My views are sometimes strong but I nearly always have fluidity in my views and opinions. (My partner finds this frustrating as hell). I can be persuaded by some good arguments, maybe not always to change my stance, but definitely to see another side. I feel like I flow very much with other humans…… as a child and younger woman this was very much around wanting to be liked…. Then this moved more to empathy and diplomacy…sometimes avoiding conflict……. Now…. it’s probably a mixture, but maybe it is also about this fluidity between each other. Sharing space….. Sharing water energy…… protecting our own space and water, our bodies…. Our emotional energy…
“Particularly within the French feminist tradition of écriture feminine, the fluid body of woman is invoked as a means of interrupting a philosophical tradition that both valorizes a male (morphological, psychological, symbolic, philosophical) norm, and elides the specificity of “woman.” Astrida Neimanis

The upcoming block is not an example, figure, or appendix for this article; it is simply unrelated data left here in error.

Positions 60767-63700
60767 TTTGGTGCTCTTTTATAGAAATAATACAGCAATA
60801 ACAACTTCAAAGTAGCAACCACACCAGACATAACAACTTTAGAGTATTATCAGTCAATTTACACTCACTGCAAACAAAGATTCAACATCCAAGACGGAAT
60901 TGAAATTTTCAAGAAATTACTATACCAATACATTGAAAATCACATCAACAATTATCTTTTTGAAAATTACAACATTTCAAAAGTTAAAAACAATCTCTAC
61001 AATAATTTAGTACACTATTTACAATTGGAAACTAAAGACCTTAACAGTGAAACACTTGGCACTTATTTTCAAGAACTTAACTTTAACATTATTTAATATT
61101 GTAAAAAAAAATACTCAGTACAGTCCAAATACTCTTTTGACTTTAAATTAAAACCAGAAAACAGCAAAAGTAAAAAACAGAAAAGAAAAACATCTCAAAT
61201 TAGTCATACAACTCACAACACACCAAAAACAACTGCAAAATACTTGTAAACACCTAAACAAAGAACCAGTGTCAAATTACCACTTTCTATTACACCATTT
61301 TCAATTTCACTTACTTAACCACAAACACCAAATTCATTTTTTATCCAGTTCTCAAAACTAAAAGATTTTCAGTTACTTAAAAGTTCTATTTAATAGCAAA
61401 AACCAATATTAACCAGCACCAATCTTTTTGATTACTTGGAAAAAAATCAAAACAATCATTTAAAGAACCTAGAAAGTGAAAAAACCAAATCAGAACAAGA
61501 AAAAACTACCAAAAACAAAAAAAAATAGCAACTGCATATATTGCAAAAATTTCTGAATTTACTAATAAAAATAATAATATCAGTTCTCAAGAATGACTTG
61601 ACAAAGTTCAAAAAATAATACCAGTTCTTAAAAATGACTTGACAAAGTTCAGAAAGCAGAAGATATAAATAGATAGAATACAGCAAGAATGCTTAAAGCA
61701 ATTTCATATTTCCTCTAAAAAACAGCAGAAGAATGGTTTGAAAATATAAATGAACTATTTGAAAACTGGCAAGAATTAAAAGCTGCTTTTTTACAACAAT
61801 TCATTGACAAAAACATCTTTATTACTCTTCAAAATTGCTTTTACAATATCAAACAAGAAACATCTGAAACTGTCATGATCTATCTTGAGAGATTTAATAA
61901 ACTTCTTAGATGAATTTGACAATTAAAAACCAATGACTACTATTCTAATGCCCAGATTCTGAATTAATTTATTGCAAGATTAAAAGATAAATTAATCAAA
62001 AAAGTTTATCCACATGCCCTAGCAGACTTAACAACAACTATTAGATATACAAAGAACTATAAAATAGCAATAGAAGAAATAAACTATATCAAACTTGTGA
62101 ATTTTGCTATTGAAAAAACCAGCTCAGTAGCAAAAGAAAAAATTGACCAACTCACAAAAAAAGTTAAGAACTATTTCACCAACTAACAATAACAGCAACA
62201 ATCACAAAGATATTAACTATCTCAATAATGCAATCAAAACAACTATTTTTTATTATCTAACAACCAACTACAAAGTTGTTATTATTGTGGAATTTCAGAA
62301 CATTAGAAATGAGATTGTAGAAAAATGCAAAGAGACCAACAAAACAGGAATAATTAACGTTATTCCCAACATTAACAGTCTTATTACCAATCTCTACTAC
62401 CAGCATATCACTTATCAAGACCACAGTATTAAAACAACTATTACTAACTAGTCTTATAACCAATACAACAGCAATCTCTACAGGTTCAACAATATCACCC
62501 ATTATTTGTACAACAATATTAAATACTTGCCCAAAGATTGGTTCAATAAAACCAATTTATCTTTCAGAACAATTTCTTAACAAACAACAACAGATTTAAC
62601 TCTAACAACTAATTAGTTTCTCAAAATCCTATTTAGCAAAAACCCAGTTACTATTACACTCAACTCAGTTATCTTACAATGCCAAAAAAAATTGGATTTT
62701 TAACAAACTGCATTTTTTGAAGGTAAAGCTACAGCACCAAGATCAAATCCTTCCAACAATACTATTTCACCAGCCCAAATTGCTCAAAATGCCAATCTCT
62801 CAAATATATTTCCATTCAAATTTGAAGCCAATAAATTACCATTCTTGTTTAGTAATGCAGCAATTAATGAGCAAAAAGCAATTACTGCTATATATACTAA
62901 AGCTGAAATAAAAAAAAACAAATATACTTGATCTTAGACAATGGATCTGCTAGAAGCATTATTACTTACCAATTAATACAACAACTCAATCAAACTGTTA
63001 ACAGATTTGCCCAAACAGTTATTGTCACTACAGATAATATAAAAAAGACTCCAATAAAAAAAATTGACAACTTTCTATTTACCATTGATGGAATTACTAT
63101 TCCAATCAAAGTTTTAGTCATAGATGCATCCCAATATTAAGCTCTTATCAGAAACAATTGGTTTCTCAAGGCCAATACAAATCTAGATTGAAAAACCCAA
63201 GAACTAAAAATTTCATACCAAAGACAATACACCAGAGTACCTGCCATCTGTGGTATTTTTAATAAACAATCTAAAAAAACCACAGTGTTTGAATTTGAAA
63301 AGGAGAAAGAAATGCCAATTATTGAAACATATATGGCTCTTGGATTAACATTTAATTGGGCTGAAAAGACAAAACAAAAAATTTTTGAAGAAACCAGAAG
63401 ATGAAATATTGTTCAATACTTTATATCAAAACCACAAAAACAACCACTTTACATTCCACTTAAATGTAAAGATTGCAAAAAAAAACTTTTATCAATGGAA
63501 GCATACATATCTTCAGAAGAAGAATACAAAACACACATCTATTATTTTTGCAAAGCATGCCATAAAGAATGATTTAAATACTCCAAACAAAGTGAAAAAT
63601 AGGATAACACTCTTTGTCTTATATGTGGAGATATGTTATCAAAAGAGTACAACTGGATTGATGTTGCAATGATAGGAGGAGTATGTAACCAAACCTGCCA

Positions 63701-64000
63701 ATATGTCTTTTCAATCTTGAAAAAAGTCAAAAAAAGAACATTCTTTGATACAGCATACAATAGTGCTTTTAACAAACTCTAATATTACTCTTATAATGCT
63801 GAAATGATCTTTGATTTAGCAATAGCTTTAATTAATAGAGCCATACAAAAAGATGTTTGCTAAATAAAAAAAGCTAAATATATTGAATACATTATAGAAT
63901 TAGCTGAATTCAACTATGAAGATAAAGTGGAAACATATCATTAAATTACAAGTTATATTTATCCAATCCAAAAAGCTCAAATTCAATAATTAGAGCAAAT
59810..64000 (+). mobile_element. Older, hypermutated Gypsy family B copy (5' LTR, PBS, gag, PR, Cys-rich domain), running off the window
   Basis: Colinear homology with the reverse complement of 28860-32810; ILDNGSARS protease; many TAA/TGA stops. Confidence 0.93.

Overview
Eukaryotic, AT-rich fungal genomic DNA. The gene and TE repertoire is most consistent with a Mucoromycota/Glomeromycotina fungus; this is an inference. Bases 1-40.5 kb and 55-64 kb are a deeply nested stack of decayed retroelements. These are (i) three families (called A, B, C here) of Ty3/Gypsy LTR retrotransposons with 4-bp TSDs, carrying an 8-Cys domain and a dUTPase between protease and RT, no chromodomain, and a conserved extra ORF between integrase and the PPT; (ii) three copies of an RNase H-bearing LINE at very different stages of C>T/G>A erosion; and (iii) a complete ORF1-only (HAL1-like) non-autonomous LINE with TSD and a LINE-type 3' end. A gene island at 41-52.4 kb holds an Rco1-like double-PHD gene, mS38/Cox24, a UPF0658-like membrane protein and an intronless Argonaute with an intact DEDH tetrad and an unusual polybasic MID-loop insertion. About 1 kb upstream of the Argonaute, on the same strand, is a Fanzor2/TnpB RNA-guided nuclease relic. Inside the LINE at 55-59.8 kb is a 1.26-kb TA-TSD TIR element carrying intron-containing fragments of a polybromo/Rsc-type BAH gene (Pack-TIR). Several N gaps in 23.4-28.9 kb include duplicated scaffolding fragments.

There is a ‘fear’ of fluidity/flux… things or bodies that are ‘unstable’ or ‘different. Pregnant bodies…… diseased bodies…… bodies that change or are different, and a power shift with these bodies… children who are growing… have less power. When pregnant, women often feel less control over their own bodies and there is an assumed power given/taken by medical professionals during this time, which also happens for bodies when someone is ill and certainly this definitely happens with relation to disability too doesn’t it?…
Title; ‘Adrift in the more than human’
(inspired by Astrida Neimanis’ text ‘Hydrofeminism…’, 2012)